SANZAAR has announced that following a substantial review of Vodacom Super Rugby over the last 18 months via a strategic planning process the immediate future of Super Rugby rests with a 14-team, round robin, competition format.
The revised format will come into operation and kick-off in 2021. The Sunwolves from Japan will drop out of the existing 15-team Super Rugby competition at the end of the 2020 season.
SANZAAR CEO Andy Marinos stated, “The decision to further consolidate the competition format to a 14-team round robin was not taken lightly. It has involved some detailed analysis and a thorough review of the current and future rugby landscape, tournament costs, commercial and broadcast considerations and player welfare in line with our Strategic Plan.”
“Competition integrity, affordability and a competitive playing environment were further key drivers to ensure that an optimal player development pathway remains in place to feed into international rugby.”
“Factoring in the above analysis and review a 14 or 15-team round robin format were considered, as these models delivered best against the criteria we were seeking, including a format that would see each team playing every other team leading into a finals series, added Marinos.”
Vodacom Super Rugby will therefore comprise the existing five New Zealand teams, four South African teams, four Australian teams and the Jaguares from South America. The agreed format will be played within the next commercial broadcast window starting in 2021.
Marinos added, “SANZAAR was advised by the Japan Rugby Football Union (JRFU) in early March that they would no longer be in a position to financially underwrite the Sunwolves future participation post 2020. The future of the Sunwolves will now be determined by the JRFU which has determined that Super Rugby no longer remains the best pathway for the development of players for the national team.”
“However, Japan and the Asia Pacific region remain strategically important to SANZAAR. We will continue to work with the JRFU, Japan Super Rugby Association (JSRA) and other stakeholders, as we have done throughout this review process, to establish a truly professional league structure in Japan in which current and potentially new teams could participate.”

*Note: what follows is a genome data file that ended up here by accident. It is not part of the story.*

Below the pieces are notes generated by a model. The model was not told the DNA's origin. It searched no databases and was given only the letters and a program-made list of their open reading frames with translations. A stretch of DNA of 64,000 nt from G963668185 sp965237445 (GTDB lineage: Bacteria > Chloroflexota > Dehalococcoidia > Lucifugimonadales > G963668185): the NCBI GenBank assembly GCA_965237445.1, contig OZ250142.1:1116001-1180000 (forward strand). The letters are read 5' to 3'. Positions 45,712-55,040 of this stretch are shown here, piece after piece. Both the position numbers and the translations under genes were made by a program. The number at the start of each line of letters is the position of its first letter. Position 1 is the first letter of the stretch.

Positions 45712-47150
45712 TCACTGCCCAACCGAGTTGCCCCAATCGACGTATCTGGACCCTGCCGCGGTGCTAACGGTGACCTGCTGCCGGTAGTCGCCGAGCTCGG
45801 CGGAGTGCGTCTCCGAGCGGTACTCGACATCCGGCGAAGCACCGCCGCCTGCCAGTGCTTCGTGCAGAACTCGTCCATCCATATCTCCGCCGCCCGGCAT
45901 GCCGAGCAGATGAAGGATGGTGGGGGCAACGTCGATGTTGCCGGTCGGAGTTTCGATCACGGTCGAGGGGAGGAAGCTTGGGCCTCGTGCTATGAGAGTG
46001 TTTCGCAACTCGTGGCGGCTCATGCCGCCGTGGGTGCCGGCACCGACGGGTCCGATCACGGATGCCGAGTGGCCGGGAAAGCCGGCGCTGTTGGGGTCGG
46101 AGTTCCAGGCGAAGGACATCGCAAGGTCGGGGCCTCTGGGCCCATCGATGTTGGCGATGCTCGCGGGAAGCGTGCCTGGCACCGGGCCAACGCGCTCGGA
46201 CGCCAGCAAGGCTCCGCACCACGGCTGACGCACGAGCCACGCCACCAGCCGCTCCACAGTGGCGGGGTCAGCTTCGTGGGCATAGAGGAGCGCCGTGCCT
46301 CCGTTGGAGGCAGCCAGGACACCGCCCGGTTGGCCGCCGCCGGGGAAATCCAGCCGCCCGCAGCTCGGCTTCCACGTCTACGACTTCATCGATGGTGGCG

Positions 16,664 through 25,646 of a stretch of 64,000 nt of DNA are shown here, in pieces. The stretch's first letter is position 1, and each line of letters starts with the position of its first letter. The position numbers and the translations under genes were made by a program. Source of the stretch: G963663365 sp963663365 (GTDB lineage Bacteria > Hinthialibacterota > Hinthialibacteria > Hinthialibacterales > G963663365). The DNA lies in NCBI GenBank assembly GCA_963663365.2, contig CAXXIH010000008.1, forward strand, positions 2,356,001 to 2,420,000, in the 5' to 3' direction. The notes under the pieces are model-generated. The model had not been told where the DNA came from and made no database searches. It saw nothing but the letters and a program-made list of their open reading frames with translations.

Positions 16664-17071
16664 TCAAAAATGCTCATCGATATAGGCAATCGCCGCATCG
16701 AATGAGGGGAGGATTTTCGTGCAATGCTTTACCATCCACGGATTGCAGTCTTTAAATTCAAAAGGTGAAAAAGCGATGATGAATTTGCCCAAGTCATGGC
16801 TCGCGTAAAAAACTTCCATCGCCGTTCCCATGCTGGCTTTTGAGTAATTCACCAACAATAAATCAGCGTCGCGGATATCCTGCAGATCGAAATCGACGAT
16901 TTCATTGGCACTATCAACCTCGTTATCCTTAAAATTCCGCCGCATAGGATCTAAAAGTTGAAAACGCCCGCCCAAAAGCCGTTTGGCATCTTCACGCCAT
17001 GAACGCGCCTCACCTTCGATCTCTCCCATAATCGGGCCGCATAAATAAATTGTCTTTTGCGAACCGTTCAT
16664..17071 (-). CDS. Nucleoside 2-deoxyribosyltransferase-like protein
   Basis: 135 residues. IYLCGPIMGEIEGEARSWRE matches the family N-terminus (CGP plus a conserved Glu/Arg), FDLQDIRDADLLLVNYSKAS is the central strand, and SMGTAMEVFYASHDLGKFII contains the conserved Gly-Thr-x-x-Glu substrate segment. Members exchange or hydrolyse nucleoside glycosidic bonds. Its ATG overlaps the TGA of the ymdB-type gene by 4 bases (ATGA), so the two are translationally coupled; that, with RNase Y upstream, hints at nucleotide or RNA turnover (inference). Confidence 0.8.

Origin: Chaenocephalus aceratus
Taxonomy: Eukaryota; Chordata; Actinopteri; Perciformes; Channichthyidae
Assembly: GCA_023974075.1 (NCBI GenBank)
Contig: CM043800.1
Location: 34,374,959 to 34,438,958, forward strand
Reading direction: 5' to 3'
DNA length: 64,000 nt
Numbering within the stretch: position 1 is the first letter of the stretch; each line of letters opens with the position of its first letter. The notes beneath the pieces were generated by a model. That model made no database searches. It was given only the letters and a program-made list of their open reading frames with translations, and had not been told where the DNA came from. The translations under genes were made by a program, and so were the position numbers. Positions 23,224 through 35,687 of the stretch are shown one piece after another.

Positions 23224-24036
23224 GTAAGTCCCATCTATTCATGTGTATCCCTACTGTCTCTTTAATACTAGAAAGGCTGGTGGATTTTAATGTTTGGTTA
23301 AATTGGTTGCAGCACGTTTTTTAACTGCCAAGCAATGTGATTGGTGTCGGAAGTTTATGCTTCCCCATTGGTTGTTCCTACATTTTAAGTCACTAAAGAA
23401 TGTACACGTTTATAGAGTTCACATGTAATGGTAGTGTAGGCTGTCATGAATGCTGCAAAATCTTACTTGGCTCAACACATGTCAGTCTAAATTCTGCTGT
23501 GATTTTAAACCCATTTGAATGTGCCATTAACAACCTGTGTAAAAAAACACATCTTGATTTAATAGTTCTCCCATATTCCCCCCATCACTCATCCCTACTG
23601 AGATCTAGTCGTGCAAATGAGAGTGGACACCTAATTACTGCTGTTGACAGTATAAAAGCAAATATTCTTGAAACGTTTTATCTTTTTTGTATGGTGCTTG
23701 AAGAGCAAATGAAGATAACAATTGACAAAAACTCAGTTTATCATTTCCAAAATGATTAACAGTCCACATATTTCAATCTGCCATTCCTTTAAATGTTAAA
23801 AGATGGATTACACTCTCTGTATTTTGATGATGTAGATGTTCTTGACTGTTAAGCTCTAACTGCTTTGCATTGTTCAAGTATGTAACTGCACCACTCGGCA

“We have presented options to them around the establishment of a Super Rugby Asia-Pacific competition structure including Japan, the Pacific Islands, North and South America and Hong Kong. The concept includes linking high performance programmes of such nations into the potential competition structure. The aim is to deliver a competitive and sustainable international pathway that can align to both current and future considerations around the international calendar.”
“We would like to thank the JRFU for their continued support and look forward to working with them going forward and we will continue to be supportive of the Sunwolves through the 2019 and 2020 super rugby seasons,” added Marinos.
The 14-team round robin format will see the removal of the current three conference system and will see each team play every other team home or away each season. This means 13 matches for each team, with two byes, in the regular season with the number of home and away matches varying from six to seven based on a two-year alternate match schedule.
This will then lead into a new three-week, best versus best, super-charged, top six finals series. The top two ranked teams on the competition ladder will receive a bye in week one before hosting semifinal matches against the winners from a knockout round between teams ranked three to six.
The future format and structure of The Castle Lager Rugby Championship will be announced at a later date.